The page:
As reported in Morning Docket, the year is quickly drawing to a close, and two large law firms may be getting ready to celebrate their future together in 2014. Sources say that Blank Rome and Nixon Peabody have the urge to merge, and they’ve supposedly been in talks for two months or more.
The last three proposed Biglaw mergers we reported on — McKenna/Dentons, Pillsbury/Orrick, Patton Boggs/Locke Lord — fell apart, but if the Blank Rome/Nixon Peabody combination comes to fruition, their union would create one of the top 50 largest firms in the U.S. (number 33, to be exact).
Will they or won’t they? Let’s discus the details…
Casey Sullivan of Reuters has the scoop on what could be the 88th law firm merger announced in 2013:
The Boston law firm Nixon Peabody is in merger talks with Blank Rome in Philadelphia, two sources familiar with the talks said on Friday.
The two U.S. law firms have been in discussions for at least two months, according to a third source with direct knowledge of the talks. …
Blank Rome managing partner Alan Hoffman declined to confirm or deny the merger discussions, though he said no merger was imminent.
“I talk to firms all the time,” Hoffman said. “I heard one rumor that we’re going to merge with Nixon Peabody in January and that’s completely false. We are not on the verge of merging with anybody.”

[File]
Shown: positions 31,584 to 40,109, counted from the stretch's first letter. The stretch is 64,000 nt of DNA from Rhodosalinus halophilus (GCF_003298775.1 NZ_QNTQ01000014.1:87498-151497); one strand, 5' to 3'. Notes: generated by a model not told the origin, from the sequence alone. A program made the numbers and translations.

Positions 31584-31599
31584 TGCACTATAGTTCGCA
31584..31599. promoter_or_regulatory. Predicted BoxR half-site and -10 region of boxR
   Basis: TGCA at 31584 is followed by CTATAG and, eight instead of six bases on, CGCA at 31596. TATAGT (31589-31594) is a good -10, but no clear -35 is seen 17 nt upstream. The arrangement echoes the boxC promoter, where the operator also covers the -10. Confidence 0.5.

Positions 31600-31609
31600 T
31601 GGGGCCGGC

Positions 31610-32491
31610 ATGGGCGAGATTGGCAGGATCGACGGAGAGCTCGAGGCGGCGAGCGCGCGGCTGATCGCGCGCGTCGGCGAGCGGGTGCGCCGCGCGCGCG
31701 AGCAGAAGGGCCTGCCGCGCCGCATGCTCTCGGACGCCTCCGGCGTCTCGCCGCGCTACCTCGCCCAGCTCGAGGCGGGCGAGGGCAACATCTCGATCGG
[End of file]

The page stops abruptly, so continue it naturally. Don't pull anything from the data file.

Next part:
Nixon Peabody Chief Executive Andrew Glincher did not immediately respond to requests for comment. A spokeswoman for the firm declined to comment on any merger talks.
It seems like nobody wants to talk about this would-be merger, but what Hoffman did say may be telling. Just because Blank Rome doesn’t have plans to merge with Nixon Peabody in January, that doesn’t mean a tie-up between the two firms isn’t coming further down the pipeline in 2014.
Such a merger would create a law firm of more than 1,100, but let’s not forget that with mergers come reductions in redundancies. Nixon Peabody boasts 16 international offices, while Blank Rome has 11, and many of their largest locations overlap. According to their financials (gross revenue: $329M at BR v. $436M at NP; profits per partner: $750K at BR v. $775K at NP), Nixon Peabody is slightly ahead of the game, and since “everyone’s a winner” there, perhaps it will be their offices that remain largely intact post-merger.
Readers, do you have any thoughts on a possible merger between Blank Rome and Nixon Peabody? Do you see it as a promising union? Or do you take a dimmer view? Feel free to discuss in the comments. If you have particularly juicy tidbits, please send them to us directly via email or text (646-820-8477). Thanks!